Stepping out of the sunlight into the Bunker theatre, the temperature drops and the hustle of Southwark and the busy food market next door is silenced. It’s underground, intimate but slightly claustrophobic, and couldn’t be a more appropriate place to contemplate our isolation and dissociation in new play, ‘No One is Coming to Save You’. Presented by This Noise as part of Breaking Out, The Bunker’s new writing festival.
‘No One…’ follows two nobodies, two unconnected young persons, a man and a woman. Alone in the night, unable to sleep and with just a blaring television set for company. Until they look out of the window and see… and see.
Nathen Ellis’ writing taps into that strange space in the mind that opens out when you’re alone and awake in the middle of the night. At the core of the play is that sense of panic that bubbles just below the surface, and this is the time it is often most pregnant in our minds. Through Ellis’ characters, we see the capability of that panic to boil over, to burst out, and how our every day lives keep it wrapped up to fester. We can unleash the dread and unease that besets our 21st century lives but only in our minds, in our nightmares, in our fantasies.
The poetry of the language is vivid and transmorphic, imagine skin like an egg in hot oil, an image that really stands out. I felt like I could hear it crackle. Ellis captures a sense of space and a sense of height with exceptionally beautiful language, too.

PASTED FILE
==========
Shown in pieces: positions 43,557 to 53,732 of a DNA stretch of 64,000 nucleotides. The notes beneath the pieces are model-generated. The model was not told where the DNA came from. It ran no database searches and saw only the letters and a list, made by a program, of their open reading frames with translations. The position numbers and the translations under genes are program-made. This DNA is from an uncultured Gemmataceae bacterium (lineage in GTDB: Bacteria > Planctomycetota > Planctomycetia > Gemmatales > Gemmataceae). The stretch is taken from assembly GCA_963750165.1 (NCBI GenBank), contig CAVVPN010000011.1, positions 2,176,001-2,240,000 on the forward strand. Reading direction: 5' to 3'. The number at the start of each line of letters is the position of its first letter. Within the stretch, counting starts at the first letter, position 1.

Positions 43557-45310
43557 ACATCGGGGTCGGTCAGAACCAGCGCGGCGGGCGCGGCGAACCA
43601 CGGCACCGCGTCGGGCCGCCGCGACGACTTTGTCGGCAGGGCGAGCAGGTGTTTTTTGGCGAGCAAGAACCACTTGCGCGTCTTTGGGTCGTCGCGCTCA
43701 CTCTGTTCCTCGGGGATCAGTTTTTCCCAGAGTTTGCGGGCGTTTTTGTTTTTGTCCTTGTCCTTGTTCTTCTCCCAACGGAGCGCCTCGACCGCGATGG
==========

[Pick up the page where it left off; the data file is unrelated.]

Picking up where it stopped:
The performers succeed in delivering director Charlotte Fraser’s slow burning pace. Planes, hot air balloons, open skies… Agatha Elwes captures a sense of distant hope as she dreams, remembers… which is it? We cannot tell. Whilst Rudolphe Mdlongwa feels heavy with responsibility in his limbs, his tone of voice. The character he portrays is not an easy one to warm to or get to know, it feels as though Mdlongwa has captured the essence of someone who does not want to be noticed. It is a skilled and strangely captivating performance.
The choice of designer Alice Simonato to set these two disparate individuals on a fake grass covered rostra brings the message clearly home, if we lose touch with what is around us. it all becomes fake. And yet to take one step away from what we know, is to step of a precipice.
If you’re heading to Edinburgh this Summer, you can take a slow burning and reflective journey by catching ‘No One is Coming to Save You’ at the Pleasance Courtyard.